Therefore, the high cement content and the presence of Ns explain the reduced levels of penetration of the samples, while the low accessibility of the porosity due to its tortuosity explains the differences with the porosity tests.

3.6. Carbonation Depth

One of the main reasons for the deterioration of concrete constructions is carbonation. The reaction of atmospheric carbon dioxide (CO2) with the products of cement hydration (such as Ca(OH)2), produce calcium carbonate (CaC03). This reaction results in a reduction of the PH of the concrete from 12.6 to less than 9, which can destroy the passive oxide layer that protects the reinforcement from corrosion [52,53].
Table 2 shows the carbonation depth of the concrete object of the study. The values achieved are very low, even zero carbonation after 90 days in the chamber in the case of HPC 700. This is explained by the fact that when CO2 enters the concrete, it reacts first with the available calcium hydroxide (Ca(OH)2) in the pore network and, once it is used up, it reacts with CSH [54]. The depth of carbonation of concrete is conditioned by the porous structure; Valcuende and Parra [55] showed that the thinner and more tortuous the porous structure, the slower the process. For the concretes assayed in this work, MIP, sorptivity and water penetration tests show very low porosity in all the mixtures.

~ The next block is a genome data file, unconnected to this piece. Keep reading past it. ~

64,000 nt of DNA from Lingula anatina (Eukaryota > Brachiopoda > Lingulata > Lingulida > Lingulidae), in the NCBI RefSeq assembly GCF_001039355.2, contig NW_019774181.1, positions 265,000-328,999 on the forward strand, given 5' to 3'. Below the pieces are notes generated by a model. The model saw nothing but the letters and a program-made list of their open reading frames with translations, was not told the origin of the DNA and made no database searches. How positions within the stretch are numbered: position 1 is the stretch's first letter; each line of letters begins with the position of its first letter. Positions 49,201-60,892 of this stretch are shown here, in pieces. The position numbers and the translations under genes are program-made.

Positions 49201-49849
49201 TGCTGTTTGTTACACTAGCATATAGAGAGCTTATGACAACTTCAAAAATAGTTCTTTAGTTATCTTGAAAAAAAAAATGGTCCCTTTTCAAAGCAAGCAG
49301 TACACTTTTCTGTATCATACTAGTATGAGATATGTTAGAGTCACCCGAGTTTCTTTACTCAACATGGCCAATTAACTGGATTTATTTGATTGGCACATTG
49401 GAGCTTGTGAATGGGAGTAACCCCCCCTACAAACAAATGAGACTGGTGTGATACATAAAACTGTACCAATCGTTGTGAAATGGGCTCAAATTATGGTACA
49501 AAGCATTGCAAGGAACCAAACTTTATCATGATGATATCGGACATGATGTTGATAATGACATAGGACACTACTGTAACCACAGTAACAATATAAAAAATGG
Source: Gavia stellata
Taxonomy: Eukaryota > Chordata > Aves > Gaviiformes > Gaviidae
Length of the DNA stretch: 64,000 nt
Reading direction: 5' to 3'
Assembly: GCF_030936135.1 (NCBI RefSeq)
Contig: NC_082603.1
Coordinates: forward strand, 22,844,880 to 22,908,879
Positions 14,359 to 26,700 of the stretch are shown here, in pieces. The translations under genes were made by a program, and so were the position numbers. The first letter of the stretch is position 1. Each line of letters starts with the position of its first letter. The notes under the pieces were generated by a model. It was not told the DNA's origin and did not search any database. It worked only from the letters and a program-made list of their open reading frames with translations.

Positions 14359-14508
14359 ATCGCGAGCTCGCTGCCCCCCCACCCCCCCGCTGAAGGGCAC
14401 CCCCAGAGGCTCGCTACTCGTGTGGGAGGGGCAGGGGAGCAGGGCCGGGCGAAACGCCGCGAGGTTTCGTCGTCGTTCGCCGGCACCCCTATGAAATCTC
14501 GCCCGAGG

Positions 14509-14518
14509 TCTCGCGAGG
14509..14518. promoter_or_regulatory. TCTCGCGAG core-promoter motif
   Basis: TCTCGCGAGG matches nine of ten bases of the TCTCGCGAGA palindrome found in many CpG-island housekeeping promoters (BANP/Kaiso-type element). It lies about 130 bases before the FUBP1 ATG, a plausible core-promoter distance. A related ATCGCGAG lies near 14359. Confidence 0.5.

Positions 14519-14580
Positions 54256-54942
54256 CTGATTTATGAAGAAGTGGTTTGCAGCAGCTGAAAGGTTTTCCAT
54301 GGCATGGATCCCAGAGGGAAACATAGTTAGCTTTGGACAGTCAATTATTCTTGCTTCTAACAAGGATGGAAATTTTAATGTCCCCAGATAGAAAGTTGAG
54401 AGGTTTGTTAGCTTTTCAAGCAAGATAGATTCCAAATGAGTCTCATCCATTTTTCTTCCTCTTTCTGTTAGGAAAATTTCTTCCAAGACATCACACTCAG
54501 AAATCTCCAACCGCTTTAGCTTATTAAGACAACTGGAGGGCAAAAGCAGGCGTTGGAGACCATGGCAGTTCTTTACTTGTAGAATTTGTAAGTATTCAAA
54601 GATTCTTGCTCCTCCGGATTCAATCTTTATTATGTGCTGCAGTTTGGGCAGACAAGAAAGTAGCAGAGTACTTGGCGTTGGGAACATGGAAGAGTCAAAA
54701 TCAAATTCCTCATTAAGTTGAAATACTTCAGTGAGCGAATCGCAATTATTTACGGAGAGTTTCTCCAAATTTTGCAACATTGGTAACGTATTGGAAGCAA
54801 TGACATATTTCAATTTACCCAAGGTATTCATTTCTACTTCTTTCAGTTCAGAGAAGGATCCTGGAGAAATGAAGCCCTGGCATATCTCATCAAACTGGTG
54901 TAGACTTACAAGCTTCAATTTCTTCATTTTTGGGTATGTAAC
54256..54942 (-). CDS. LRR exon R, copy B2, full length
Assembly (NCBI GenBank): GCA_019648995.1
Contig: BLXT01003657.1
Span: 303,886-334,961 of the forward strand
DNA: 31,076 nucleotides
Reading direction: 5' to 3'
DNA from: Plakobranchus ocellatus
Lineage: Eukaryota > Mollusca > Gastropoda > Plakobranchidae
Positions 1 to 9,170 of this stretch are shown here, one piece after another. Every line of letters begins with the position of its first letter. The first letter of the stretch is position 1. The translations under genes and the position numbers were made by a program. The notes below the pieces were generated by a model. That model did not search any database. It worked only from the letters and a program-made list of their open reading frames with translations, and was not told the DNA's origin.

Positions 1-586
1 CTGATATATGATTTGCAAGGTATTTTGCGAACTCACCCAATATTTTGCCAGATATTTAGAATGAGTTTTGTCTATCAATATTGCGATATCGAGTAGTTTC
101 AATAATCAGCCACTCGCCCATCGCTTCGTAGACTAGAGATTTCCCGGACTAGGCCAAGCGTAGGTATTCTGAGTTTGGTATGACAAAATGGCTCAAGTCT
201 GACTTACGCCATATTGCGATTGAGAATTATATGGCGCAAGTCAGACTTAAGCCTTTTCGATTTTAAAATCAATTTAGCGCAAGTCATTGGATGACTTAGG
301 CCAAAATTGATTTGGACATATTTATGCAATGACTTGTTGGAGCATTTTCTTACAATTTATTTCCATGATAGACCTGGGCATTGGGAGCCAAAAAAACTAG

The incorporation of Ns produces a small reduction in PH and the content of alkali ions in the porous structure of the concrete. High pH and alkaline content accelerate the chemical reaction of carbonation [56]. In addition, Ns increases the chemical stability of the products of cement hydration, which also improves their resistance to carbonation [57].
The concrete curing method also has an impact. Concretes cured in a humid chamber usually present higher carbonation than those that are immersion cured. This is the case of the concretes of this study [58]. This is possibly due to the slight superficial drying necessary to convey the water to the interior, which increases the capillary porosity of the concrete surface.